The Japanese-American man that is supposedly Satoshi changed his name to Dorian Prentice Satoshi Nakamoto in 1973. While speaking to Goodman, Dorian said: "I am no longer involved in that and I cannot discuss it. It's been turned over to other people. They are in charge of it now. I no longer have any connection." Briefly after this interview, Dorian through his attorney denied his role in Bitcoin.

However, Craig Wright is not as modest. The Australian Computer Scientist claims he is the “main part of the team that created Bitcoin.” The evidence he has produced to prove that he played a part in creating Bitcoin has, nevertheless, failed to hold water.

Although some people in the crypto community consider him a fraud, the man has become a vocal personality in the industry. Interestingly, Wright claims to own a Bitcoin address that holds 80,000 BTC stolen from the exchange Mt. Gox. The controversial man has, however, denied hacking Mt. Gox.

Nick Szabo, the Computer Engineer behind Bit Gold and the first person to propose smart contracts has the highest probability of being Satoshi Nakamoto. Here is why.

Firstly, Bit Gold and Bitcoin have several similarities. Secondly, the Bitcoin whitepaper mentions Hashcash and B-money but fails to mention Bit Gold. This could mean that Szabo is the creator of Bitcoin. Still, Szabo has denied his involvement in inventing the cryptocurrency.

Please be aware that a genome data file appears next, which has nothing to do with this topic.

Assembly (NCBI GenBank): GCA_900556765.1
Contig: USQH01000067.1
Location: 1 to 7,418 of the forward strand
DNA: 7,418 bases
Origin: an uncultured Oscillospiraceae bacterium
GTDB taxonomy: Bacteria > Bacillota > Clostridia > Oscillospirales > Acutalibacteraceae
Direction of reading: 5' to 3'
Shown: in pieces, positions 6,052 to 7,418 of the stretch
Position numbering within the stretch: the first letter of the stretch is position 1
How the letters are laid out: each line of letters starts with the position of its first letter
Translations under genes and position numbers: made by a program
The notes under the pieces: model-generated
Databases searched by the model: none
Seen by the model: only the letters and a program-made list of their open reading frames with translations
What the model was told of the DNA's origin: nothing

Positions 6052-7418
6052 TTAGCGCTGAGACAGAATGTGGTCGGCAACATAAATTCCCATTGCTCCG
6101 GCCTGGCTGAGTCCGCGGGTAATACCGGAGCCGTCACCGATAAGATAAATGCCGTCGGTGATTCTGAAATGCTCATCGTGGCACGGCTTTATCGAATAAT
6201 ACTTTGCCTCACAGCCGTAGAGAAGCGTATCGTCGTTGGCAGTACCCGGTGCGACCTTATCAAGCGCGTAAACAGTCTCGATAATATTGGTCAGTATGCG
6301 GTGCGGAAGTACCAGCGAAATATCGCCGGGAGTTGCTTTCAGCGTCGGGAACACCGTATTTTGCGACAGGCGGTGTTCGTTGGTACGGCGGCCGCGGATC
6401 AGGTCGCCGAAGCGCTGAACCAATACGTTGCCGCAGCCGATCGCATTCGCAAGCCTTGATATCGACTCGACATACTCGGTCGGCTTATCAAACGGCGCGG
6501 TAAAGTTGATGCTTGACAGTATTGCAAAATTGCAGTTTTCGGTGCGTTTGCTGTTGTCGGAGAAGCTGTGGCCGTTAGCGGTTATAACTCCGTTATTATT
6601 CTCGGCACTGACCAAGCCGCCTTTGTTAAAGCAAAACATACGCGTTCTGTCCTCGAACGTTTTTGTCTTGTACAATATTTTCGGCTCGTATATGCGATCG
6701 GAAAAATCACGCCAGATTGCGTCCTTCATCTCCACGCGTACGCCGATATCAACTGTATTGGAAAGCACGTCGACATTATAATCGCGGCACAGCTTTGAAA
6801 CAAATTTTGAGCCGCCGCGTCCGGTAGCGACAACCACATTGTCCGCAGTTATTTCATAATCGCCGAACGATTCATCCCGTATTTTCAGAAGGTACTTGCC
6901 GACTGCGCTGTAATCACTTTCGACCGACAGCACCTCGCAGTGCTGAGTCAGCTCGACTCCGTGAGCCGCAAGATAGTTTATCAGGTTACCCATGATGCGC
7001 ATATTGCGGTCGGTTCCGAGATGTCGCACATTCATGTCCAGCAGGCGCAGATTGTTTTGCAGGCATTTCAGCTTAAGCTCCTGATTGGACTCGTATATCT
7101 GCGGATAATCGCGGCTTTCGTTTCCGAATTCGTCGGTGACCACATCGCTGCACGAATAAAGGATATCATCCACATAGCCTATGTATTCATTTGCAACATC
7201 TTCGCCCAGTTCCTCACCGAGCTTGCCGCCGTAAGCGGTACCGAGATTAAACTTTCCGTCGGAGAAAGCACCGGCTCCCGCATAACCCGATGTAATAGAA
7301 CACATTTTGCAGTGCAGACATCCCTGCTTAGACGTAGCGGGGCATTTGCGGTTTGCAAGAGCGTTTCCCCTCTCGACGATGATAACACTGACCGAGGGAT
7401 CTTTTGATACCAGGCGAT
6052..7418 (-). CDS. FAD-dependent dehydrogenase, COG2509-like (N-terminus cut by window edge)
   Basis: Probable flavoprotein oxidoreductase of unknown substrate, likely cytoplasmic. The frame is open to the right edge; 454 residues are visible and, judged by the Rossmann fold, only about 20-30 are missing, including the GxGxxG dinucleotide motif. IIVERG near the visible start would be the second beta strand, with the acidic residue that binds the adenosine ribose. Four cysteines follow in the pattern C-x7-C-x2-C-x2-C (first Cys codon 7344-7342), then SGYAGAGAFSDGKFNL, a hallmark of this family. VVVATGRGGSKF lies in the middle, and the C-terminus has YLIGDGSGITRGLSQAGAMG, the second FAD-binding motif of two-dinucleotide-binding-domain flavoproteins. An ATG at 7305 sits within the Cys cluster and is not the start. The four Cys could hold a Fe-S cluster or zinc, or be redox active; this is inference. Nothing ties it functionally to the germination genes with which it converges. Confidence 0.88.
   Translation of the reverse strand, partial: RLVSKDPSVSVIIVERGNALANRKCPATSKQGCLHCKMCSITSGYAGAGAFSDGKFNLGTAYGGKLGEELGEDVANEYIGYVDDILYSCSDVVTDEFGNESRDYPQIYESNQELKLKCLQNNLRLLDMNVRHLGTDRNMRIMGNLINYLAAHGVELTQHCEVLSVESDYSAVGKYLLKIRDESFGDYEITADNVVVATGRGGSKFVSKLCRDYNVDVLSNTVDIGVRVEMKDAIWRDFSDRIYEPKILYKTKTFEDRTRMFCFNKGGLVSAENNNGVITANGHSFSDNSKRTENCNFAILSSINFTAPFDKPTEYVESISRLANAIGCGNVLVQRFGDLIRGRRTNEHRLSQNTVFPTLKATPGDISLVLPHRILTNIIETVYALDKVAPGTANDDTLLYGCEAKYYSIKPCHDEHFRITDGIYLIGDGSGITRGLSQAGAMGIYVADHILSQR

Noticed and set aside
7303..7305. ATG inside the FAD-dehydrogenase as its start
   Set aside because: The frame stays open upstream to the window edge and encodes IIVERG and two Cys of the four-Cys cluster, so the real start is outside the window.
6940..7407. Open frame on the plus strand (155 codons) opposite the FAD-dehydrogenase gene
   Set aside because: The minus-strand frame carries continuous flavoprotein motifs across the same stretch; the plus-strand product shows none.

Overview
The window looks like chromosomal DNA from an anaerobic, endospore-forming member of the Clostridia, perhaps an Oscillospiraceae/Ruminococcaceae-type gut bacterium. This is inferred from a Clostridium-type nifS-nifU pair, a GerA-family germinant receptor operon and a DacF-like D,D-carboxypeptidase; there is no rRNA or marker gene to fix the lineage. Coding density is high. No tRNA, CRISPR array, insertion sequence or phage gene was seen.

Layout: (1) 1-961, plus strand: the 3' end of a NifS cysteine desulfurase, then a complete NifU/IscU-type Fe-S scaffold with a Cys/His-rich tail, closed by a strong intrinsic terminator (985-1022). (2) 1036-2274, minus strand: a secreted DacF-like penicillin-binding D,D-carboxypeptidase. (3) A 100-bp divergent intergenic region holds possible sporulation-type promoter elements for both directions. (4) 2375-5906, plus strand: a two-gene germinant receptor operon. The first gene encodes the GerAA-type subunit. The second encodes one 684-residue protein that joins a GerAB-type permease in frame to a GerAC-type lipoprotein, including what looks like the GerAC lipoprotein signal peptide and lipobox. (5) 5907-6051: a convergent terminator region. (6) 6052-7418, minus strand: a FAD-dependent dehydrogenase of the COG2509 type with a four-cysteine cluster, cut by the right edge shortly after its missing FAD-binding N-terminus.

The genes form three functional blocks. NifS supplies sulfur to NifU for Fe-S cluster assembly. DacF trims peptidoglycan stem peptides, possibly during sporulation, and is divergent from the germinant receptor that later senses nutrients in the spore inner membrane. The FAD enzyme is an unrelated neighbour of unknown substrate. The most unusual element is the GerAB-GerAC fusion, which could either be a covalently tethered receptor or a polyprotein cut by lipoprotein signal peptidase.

Other Theories

John McAfee, the founder of software company McAfee, claims that a team of 11 people worked for five years and eventually created Bitcoin. Although McAfee is not naming names, he thinks Wright was part of that team.

McAfee decoded the mystery from the following clues:

·  The use of British English over American English in the whitepaper. This, however, does not seem entirely accurate. The paper has used both versions.

·  The document format is similar to other published works making it easy to figure out the identity of Satoshi.

McAfee alleges that he spoke to the author of the whitepaper on the phone. The author asked him to conceal his identity.